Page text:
However, a spokesman for Smartfox has told Billboard that while a temporary injunction did forbid the sale of any Depeche Mode tickets via Ventic, the final ruling only banned the resale of tickets that could be shown to have been acquired by this process of "fraudulent purchase". It did not forbid Smartfox from enabling third party individuals to resell their tickets, at a mark up, nor to buy chunks of tickets off other third parties with the intent to reselling them via their Ventic website.
Billboard quote the Dutch company's CEO Martin Josten thus: "Smartfox Media is allowed to continue selling tickets for the group Depeche Mode through the Ventic platform. The interim injunction has now been cancelled in some key points and limited to very specific tickets, [so] no longer plays a role in practice".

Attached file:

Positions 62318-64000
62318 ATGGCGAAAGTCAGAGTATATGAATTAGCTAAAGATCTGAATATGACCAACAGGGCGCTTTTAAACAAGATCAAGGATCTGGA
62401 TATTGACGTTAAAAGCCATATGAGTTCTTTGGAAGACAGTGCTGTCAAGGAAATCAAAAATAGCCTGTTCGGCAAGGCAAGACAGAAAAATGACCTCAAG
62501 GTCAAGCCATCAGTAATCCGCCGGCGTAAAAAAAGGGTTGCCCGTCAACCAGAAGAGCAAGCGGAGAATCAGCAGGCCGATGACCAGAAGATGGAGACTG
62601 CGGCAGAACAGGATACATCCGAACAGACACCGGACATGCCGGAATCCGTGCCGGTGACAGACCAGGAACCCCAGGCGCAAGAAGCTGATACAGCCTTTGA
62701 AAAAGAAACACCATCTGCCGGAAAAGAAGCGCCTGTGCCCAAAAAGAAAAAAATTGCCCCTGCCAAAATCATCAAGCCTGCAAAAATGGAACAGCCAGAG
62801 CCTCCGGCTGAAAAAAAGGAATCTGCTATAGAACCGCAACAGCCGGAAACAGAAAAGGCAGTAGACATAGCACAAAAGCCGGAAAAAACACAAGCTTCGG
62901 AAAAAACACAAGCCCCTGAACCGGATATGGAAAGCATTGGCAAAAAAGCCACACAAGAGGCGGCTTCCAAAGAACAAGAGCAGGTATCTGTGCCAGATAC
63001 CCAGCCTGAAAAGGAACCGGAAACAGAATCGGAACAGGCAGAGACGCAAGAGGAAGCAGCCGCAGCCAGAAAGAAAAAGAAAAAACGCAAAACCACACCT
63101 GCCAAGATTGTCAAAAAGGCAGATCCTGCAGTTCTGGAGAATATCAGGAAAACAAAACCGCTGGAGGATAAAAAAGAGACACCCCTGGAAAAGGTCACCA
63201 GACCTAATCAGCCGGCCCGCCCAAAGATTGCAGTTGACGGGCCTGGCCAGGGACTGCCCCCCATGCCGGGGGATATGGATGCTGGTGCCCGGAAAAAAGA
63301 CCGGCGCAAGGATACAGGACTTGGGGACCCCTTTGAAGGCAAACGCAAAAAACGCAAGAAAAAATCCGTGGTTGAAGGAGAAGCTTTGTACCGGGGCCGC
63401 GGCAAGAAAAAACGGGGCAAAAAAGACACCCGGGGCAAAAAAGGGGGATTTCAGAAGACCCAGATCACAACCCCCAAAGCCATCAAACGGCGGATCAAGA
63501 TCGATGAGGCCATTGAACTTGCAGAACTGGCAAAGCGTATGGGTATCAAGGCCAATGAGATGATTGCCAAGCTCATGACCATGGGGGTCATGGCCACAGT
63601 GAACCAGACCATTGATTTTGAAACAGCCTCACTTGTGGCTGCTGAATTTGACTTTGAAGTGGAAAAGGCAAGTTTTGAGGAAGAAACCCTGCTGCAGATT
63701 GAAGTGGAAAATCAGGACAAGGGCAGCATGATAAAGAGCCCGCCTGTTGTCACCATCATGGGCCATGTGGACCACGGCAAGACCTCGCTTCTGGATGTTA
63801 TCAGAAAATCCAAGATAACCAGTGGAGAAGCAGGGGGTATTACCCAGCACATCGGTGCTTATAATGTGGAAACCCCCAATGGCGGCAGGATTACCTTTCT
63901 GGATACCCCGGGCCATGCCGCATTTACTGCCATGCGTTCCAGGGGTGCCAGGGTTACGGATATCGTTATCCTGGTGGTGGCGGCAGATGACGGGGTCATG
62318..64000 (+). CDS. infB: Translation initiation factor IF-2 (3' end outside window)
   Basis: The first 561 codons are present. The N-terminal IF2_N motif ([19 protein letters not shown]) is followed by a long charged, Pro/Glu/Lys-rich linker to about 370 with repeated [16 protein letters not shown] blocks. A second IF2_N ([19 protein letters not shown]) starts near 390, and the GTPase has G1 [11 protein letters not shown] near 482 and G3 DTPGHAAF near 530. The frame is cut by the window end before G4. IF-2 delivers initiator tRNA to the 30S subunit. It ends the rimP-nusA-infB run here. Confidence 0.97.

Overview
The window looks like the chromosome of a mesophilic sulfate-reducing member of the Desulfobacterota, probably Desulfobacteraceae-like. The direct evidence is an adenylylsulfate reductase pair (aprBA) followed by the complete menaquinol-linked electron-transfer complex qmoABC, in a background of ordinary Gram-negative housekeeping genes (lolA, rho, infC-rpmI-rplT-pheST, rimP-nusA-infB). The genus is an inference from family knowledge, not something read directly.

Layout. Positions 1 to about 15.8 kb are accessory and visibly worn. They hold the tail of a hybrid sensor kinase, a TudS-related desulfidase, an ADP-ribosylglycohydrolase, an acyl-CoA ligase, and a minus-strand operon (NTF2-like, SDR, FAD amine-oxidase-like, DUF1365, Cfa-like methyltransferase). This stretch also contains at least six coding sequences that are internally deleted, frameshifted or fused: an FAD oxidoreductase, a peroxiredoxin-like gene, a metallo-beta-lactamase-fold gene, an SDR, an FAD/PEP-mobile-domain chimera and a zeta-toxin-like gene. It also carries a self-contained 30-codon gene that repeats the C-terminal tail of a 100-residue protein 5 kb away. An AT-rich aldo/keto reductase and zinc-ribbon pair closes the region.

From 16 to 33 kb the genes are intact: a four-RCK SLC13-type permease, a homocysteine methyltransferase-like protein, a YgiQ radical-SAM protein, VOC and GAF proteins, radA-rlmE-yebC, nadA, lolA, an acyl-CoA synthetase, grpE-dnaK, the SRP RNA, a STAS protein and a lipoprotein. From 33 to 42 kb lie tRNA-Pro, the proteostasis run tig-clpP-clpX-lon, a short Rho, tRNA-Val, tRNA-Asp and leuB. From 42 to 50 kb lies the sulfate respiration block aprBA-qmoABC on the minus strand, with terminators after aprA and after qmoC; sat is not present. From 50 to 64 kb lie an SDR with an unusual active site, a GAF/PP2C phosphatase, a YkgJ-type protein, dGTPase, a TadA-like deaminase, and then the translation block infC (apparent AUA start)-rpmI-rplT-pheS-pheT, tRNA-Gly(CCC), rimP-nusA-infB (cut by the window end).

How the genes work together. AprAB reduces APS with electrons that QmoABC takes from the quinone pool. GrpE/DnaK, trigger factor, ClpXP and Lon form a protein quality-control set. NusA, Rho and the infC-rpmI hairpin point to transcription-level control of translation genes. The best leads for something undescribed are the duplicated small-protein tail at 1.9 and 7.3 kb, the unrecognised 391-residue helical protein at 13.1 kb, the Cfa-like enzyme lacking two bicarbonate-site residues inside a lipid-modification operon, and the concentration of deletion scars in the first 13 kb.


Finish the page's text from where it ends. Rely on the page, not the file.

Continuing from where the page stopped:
This means the courts have OKed the resale of tickets by individuals or touts providing the reseller does not "fraudulently purchase" the original tickets in the first place. Although in theory that is limiting, because it means only those who genuinely intended to attend a gig but, for some reason, can't are allowed to put tickets onto the resale market, the fact it doesn't ban the secondary selling of tickets altogether makes the whole thing hard to police. Unless a tout buys unusually high numbers of tickets in one transaction, the effort of proving any one ticket on the secondary market was bought through a "fraudulent purchase" probably isn't worth it.